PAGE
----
Since 2013, scientist and data graphics guru Martin Krzywinski has been celebrating “Pi Day” by visualizing the famous mathematical value in original and fascinating ways. This year, inspired by the recent announcement of the discovery of gravitational waves by LIGO scientists, Martin has dropped a complex new variable into his latest visualization: gravity. 

Like the interaction of physical masses, this visualization is governed by a set of laws. It starts with the first n digits of pi, each represented as a colored dot and arranged in a circle. The color of each digit signifies its value based on a rainbow scale of magenta to violet. The value of n could be anything, from three (3, 1, 4) to 1,000. Each digit is assigned a mass according to a mathematical formula including a second variable, k. The interactions of the masses are then visualized as paths connecting them. At times, masses come to orbit each other; in other instances they collide, coalescing into a larger mass whose increased gravity intensifies its impact on the other bodies around it.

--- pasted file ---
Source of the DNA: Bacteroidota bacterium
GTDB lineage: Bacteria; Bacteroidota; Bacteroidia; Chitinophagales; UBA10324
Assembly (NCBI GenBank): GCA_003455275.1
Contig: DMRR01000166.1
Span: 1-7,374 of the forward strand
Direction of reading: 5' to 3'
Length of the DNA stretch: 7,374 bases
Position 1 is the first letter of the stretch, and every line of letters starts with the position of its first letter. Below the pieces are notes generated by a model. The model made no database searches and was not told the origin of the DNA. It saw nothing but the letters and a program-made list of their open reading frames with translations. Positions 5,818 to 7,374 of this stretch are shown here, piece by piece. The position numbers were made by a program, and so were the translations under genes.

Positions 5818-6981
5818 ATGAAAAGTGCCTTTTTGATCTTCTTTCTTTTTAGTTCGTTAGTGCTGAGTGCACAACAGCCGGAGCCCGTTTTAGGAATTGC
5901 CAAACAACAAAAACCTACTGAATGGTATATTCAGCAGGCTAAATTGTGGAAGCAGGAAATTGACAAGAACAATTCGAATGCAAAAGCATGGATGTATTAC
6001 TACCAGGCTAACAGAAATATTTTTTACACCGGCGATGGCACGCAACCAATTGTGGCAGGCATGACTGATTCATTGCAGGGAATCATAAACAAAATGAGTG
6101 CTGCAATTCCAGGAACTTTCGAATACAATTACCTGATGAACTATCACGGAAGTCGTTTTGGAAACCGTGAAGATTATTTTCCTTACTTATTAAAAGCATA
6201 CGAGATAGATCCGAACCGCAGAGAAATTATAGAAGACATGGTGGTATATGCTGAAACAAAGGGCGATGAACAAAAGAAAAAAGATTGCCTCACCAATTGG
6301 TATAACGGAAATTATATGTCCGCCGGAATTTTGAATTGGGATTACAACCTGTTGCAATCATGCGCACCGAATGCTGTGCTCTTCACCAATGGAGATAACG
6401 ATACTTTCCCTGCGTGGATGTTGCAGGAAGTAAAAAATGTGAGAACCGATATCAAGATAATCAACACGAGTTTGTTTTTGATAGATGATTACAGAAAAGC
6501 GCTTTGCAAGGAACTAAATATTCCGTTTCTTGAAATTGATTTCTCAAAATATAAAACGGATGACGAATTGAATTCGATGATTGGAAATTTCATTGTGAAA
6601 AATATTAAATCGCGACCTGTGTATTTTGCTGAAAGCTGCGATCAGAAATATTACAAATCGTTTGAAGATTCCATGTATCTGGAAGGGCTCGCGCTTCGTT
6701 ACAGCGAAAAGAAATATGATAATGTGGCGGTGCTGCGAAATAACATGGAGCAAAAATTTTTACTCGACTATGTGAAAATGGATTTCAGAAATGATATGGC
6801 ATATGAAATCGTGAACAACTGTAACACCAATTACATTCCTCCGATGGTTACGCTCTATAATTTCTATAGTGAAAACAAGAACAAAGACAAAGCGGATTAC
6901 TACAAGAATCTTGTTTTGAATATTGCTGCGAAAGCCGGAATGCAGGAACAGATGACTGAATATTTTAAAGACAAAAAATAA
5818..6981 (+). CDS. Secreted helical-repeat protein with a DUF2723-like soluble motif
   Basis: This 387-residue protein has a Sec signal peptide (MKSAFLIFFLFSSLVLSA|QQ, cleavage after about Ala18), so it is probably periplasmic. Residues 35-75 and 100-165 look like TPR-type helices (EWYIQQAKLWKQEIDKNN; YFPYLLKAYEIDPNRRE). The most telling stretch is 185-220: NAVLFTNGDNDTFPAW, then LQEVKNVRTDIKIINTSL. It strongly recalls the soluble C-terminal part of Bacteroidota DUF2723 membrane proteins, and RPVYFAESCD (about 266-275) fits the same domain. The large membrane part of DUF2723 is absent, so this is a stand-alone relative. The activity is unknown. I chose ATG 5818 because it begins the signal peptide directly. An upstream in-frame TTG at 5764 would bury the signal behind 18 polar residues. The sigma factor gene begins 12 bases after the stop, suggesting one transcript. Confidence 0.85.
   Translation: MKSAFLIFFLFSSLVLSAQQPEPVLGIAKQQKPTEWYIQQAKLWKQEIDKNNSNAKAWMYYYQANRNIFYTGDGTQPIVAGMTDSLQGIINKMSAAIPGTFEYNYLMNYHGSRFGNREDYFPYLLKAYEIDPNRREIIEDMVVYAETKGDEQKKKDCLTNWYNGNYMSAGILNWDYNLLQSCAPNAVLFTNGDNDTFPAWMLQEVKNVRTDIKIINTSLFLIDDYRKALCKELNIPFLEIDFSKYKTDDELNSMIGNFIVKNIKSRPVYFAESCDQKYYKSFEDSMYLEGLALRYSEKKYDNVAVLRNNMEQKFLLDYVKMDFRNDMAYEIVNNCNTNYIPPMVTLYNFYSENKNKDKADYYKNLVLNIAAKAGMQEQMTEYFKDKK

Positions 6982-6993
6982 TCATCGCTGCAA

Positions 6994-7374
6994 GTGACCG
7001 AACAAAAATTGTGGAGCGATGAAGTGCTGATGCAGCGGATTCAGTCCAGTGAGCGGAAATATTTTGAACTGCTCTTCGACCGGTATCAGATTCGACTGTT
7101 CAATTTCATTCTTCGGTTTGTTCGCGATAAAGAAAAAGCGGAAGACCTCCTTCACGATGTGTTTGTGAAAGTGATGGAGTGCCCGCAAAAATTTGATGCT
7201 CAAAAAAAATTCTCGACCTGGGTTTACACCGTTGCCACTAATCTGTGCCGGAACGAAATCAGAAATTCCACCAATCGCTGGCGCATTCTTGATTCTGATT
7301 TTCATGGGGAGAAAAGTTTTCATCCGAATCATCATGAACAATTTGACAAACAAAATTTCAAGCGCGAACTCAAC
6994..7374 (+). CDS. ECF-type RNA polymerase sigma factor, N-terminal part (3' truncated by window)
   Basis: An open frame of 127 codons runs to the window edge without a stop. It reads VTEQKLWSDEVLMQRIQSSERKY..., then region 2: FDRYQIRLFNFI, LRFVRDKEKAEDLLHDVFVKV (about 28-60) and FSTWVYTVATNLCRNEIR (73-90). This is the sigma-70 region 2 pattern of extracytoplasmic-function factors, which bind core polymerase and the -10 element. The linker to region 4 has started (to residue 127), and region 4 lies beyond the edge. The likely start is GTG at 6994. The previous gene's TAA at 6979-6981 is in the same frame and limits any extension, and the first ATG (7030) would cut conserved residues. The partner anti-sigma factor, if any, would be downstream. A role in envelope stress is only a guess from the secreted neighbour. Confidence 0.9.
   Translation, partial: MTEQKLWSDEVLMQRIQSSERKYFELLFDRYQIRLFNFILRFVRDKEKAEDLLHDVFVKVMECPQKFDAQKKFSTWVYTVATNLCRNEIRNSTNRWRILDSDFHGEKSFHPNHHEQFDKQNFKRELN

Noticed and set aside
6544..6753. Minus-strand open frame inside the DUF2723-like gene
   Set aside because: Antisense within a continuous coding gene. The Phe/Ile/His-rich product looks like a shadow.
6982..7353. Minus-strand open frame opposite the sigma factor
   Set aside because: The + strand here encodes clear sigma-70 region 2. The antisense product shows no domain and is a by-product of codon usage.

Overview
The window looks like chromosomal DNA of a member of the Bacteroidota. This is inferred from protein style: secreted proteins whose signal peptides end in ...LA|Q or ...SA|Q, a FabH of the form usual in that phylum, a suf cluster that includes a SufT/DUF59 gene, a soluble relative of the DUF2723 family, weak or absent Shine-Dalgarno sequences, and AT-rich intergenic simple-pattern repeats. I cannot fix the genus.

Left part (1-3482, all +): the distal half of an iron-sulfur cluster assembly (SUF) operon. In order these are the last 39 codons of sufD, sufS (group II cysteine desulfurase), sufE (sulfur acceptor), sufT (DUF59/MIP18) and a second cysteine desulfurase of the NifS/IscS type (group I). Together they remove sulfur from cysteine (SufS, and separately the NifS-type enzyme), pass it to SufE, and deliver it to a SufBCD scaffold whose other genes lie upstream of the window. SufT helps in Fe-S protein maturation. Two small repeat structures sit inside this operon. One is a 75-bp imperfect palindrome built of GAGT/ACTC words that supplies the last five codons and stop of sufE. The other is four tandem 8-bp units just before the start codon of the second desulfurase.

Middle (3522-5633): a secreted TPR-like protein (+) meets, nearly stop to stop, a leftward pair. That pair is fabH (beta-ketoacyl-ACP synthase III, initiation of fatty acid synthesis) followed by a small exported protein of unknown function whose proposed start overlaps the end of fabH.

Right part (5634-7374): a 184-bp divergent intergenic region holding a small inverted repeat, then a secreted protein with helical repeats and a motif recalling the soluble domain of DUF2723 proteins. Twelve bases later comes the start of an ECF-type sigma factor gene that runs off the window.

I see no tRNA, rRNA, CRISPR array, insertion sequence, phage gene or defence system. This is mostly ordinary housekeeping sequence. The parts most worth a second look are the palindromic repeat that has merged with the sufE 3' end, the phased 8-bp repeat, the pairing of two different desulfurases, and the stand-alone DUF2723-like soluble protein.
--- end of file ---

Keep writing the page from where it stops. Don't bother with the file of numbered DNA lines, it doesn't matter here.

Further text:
Depending on the respective values of n and k, the visualization experiences various permutations. As the values increase, the interplay of forces becomes more dramatic and complex, the path winding and looping around itself, often breaking the bounds of the circle and veering into graphical oblivion. In some instances, as in the one below, all the digits eventually collide into a single mass within the circle.

Pi Day 2016 Graphic by Martin Krzywinski

Visit Martin’s website to read more about his process and see other variations on the visualization.